Graduate School of Public ManagementWaseda University

About the School

From the Dean

Graduate School of Public Management
Dean:Takahiko Tanaka

 

Welcome to the website of the Graduate School of Political Science at Waseda University.

My name is Takahiko Tanaka. I became the dean of the graduate school in September 2018.

Is there no limit to the tumult and decline in Japanese society and the international community? Many years have passed by with many coming to feel this sense of hopelessness. Both domestic society and the international community are now rampant with political and diplomatic leaders who brazenly take stances of pursuing selfish gains, placing the needs of only their immediate communities first. What ill effects will the omnipresence of such attitudes have on the global community? They do not think seriously about such issues. This tide of selfishness and self-righteousness appears to be becoming entrenched around the world.

Finding a way of turning this tide may be the most pressing problem that the international community—including society here in Japan—now faces. After all, the single-minded pursuit of self-interest in the international community gives rise to hard-to-heal rifts, such as inequality and nationalistic clashes, which risk triggering destructive, earthshaking changes to the world order.

Furthermore, it is an undeniable fact that there has been a striking spread of moral hazard among the organizations and individuals that are tasked with carrying out work on behalf of the public. There are countless examples not only in Japan but also in the broader international community of official documents being altered and of political leaders and other wielders of power distorting, falsifying, and attempting to rewrite truth itself.

What appears to have been lost from the public realm of politics today is a sensitivity toward the idea of public value. What is this public value, which must never be taken lightly in a democracy? And what must individuals and organizations do to protect this value? It appears that there has never been a time when it has been as crucial as it is now to continue pressing sincerely for the answers to these questions.

Even if all individuals and countries strive only to capture the greatest benefit for themselves—without thinking about how they can preserve and improve the larger structures of which they are parts—the “invisible hand” will act to maintain harmony: It is already clear that this outdated way of thinking is not sound. Today, the international community is more interdependent and complex. In such a world, actions and thinking indifferent to the public benefit and value of all society will backfire and plunge the global community into existential crisis.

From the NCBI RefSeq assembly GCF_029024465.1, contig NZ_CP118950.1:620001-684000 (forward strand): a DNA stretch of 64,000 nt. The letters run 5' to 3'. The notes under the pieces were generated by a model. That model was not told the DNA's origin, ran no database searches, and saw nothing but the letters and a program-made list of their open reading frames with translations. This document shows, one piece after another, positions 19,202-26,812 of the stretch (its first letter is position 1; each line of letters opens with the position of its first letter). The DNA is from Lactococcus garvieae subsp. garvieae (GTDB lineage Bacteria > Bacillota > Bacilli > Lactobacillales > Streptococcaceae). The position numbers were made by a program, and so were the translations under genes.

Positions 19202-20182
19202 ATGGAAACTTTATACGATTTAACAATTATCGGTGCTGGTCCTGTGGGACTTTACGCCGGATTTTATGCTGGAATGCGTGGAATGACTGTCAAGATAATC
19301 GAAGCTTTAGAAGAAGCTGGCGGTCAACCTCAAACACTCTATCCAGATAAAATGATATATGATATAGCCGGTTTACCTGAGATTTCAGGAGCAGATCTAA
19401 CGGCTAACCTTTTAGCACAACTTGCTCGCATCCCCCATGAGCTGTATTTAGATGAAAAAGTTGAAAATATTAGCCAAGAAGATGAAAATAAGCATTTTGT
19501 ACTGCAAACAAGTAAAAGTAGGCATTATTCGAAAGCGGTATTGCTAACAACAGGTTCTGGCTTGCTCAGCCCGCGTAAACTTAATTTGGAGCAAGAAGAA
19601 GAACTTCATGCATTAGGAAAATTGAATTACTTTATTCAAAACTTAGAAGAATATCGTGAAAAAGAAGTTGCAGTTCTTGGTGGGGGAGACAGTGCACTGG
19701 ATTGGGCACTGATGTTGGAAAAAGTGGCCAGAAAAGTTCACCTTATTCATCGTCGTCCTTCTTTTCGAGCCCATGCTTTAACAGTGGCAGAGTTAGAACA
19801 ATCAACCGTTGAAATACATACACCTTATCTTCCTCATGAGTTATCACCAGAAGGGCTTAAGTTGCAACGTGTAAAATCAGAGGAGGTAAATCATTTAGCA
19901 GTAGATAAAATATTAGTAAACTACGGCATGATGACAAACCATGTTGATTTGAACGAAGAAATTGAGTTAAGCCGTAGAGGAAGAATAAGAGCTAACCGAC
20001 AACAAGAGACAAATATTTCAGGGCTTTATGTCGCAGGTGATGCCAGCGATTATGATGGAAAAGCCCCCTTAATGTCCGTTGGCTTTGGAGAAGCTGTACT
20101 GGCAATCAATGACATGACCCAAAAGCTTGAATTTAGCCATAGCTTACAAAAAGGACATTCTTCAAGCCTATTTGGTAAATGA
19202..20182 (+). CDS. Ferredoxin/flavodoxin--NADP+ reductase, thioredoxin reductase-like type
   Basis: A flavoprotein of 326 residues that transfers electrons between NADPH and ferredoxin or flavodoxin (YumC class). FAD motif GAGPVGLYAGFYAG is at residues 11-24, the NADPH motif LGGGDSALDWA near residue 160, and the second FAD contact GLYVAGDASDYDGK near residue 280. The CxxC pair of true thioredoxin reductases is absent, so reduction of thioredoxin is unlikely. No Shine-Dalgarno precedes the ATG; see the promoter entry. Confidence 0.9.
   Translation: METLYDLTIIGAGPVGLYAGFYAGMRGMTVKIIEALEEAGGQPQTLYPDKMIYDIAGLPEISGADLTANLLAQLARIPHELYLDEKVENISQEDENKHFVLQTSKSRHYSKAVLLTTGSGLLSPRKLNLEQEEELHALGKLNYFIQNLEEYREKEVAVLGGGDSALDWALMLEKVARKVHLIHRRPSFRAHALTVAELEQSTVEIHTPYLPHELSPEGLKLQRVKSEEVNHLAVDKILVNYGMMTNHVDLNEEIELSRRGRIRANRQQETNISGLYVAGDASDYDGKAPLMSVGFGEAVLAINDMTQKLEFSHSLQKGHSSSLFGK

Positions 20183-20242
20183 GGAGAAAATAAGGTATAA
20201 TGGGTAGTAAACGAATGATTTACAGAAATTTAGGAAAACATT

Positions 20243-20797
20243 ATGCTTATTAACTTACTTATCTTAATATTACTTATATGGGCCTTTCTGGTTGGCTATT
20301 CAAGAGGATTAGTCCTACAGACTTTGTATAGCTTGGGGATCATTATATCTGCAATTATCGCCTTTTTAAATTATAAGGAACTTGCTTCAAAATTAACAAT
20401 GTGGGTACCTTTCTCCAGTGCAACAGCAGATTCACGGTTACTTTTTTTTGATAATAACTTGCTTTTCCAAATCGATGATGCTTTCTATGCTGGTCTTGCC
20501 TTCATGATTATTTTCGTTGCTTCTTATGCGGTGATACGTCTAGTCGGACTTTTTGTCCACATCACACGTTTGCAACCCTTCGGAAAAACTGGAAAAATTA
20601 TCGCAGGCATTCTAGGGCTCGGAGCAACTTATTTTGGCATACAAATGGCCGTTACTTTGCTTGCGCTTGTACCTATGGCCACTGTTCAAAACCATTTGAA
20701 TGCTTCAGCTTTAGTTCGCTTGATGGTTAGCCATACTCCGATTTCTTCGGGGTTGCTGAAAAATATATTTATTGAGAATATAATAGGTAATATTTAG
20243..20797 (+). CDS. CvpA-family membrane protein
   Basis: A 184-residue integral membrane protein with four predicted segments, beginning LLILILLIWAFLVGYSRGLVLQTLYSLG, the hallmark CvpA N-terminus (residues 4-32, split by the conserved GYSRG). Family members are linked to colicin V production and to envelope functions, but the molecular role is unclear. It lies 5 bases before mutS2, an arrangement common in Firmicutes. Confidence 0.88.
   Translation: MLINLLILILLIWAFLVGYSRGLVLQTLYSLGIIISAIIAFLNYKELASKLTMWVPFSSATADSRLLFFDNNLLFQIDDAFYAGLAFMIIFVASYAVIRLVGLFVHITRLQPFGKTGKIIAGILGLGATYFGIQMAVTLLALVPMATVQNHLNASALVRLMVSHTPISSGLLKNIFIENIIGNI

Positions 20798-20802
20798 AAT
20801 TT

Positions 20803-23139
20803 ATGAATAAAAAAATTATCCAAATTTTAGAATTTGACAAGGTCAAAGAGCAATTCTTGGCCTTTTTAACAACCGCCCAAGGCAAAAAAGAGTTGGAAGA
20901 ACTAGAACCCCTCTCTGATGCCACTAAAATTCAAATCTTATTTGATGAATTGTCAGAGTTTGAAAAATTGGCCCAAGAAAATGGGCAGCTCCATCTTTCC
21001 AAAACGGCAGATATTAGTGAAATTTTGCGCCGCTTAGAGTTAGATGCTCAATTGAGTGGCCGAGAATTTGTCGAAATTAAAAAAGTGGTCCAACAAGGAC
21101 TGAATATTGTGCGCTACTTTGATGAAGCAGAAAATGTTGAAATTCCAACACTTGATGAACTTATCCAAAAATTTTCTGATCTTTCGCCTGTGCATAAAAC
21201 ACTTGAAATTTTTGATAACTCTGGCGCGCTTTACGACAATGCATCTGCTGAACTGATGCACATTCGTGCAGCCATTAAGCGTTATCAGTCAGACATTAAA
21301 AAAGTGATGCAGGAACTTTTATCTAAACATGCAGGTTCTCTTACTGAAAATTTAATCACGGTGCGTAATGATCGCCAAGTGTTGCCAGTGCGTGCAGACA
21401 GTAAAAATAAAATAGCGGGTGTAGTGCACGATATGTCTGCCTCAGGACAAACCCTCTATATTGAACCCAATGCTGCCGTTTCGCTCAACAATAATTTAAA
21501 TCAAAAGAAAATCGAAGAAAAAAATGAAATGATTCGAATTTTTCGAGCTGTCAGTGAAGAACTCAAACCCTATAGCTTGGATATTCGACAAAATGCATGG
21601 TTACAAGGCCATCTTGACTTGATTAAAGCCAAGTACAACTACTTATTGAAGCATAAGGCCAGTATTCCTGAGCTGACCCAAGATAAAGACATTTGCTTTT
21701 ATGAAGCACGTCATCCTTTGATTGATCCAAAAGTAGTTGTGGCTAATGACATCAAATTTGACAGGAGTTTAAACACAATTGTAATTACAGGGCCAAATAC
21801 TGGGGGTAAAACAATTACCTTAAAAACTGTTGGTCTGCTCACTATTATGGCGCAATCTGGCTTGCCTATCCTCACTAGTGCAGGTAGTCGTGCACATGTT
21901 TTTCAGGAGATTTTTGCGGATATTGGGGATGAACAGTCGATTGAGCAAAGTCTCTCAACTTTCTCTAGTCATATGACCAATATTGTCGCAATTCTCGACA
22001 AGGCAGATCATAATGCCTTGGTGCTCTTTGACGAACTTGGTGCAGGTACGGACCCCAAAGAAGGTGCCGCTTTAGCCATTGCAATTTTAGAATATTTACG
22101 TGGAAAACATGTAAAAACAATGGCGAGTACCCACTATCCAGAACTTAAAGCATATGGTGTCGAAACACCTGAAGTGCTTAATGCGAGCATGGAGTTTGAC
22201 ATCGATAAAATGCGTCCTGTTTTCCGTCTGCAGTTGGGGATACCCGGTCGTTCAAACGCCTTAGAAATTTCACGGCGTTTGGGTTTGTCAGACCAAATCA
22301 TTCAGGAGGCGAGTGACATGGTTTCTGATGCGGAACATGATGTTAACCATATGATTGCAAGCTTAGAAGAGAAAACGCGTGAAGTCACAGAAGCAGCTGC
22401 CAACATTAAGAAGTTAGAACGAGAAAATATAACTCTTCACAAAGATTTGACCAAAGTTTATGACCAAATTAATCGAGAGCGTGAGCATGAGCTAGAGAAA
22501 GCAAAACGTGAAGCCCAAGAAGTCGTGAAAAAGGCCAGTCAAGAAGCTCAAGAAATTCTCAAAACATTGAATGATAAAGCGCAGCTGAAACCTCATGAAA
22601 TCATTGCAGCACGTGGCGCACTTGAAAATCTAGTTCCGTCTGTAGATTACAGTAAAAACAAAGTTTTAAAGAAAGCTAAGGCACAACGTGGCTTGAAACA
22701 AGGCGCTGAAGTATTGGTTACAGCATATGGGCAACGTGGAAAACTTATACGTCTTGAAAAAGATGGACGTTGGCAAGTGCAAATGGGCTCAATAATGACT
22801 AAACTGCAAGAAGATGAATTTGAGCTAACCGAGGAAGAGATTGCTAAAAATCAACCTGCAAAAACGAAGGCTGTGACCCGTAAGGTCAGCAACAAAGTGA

The Major in Public Management will provide you a place where you can gain the academic knowledge required to generate public value and to seek out the ways that you can best put that knowledge into practice. To that end, we have arranged collaborations between experts in advanced theories and practitioners with real-world accomplishments. Here, under their guidance, students will strive together with, and learn from, one another to achieve their academic goals. The faculty will work to foster this beneficial interaction among students and, along with them, will search for paths toward putting what they have learned into practice in the field.

The “intellectual and practical collaborative body” that is the Major in Public Management of Waseda University’s Graduate School of Political Science is becoming all the more significant precisely because of the era of tumult in which we find ourselves. Won’t you bring your passion and study with us to help sustain a fair and democratic global community?